The port’s great past is reflected in some of its masterpieces, which seem to recount memories from the past: the Patsiadou House, designed by Ernest Ziller, the house of the Strigos family that became a painting by Tsarouchis, the stone tower in Pasal High Life Cinema building, built in 1925, screened the first talking film in the city and later became the seat of the Gestapo.

These are just a few of the thousands of buildings in Piraeus that were built during the period 1840-1940 and still stand, some proud and others wounded by time, reminiscent of the varied history of the city. Hidden even in its most unexpected corners, most remain unknown to many – but they will soon be revealed in all their glory: For the first time in history, an ambitious effort to capture the architectural wealth of Piraeus has already begun with the aim of saving this cultural treasure.


The registration was piloted by the Company for the Protection of Natural and Cultural Heritage, Monumenta, which has successfully completed the registration of 11,200 buildings of the period 1830-1940 in Athens and the professor of Architecture at the University of West Attica, Stamatina Malikouti, who has dedicated a large part of her scientific research in the building wealth of Piraeus.

“Piraeus is an architectural gallery for the middle-class, petty-bourgeois but also for lower class residences.” A walk on the coastal route from the port of Zea to Tzavela Street, at the Peace and Friendship Stadium, reveals buildings, one prettier than the other, that represent all the evolution of architecture, of the last 100 years within Greek reality”, says Stamatina Malikouti, who, among other things, has taught in the postgraduate program of NTUA for the Protection of Monuments, in the Piraeus districts. “I estimate that in total within the administrative boundaries of the Municipality there are about 3000-3500 buildings of the period 1840-1940. This is a large number, an important legacy.I would suggest to the public to take architectural walks to unexpected parts of the area, because the surprises really follow one another.”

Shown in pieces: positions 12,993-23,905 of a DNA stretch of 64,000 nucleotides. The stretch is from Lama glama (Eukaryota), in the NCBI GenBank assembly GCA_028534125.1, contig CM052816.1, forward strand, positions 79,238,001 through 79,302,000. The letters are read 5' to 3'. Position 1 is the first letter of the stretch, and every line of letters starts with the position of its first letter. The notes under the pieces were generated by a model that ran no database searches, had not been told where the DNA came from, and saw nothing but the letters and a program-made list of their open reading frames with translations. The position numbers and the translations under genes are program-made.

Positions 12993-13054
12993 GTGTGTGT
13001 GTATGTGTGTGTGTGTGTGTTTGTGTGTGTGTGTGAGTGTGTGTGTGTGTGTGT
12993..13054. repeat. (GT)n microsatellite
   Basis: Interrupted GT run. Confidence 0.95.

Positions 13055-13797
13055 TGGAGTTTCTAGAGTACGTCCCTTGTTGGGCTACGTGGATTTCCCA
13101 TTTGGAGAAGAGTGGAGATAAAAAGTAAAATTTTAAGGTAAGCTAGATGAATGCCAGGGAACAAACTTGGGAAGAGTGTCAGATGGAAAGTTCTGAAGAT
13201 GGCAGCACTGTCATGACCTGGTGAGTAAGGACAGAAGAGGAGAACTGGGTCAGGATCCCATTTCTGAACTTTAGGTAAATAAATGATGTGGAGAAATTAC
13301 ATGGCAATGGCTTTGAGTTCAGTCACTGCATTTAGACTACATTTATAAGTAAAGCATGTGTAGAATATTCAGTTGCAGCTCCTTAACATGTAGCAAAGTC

It is indicative that when part of the city of Piraeus was declared a historic center, about 450 buildings were designated as preservable en masse, while then, in this area alone, there were more than 500 additional individual declarations. “If you ask someone on the street, what do you know from Piraeus? Most will call you “the port”, some “its industrial heritage” and some “the refugees”.

Few people know that the urban part of the city has such rich architecture. And the relevant studies are very few – most of the information comes to us through Athens. “Unfortunately, most of these buildings are in poor condition, some are beautiful and remarkable but they are in danger and this is one of the goals of this effort which is being done completely selflessly, to arouse interest and suppress possible intentions for demolition,” Mrs. Malikouti explained.

The social extension of the buildings of Piraeus is extremely interesting. The typologies of the buildings, the use of new materials, the obvious desire of the people of Piraeus to go beyond the Athenian architecture, the sometimes exaggerated aspects of the decorative elements, all show that the architecture is not without history. “We have already made two pilot recordings and we were impressed with the morphological richness of the buildings and their stories,” says Monumenta head Irini Gratsia. “We also saw how much abandonment places there are and how great the need for restoration is.

At the same time, the registration of the buildings in Thessaloniki and Kalamata is in progress “, she added. “Of the well-known buildings of Piraeus, what stands out is the Municipal Theater, but I would choose the building of Eleftherios Venizelos, dowry of [his wife] Elena, in the shopping center of Piraeus, at the corner of Gounari and Tsamadou Streets”, continues Ms. Malikouti. “It is a treasure that combines the triptych of architectural typology, construction and form without being a eponymous architectural creation. I was lucky enough to get in and it’s amazing.

It has elliptical rooms which are articulated in a central octagon in which holes for heating come out, we are talking about the most perfect heating means of the time, while its ground floor is made with arcades. Of particular interest is also the complex of the naval hospital, the former mansion of Meletopoulos “. The effort will continue in September and those who wish to participate on a voluntary basis can contact Monumenta.

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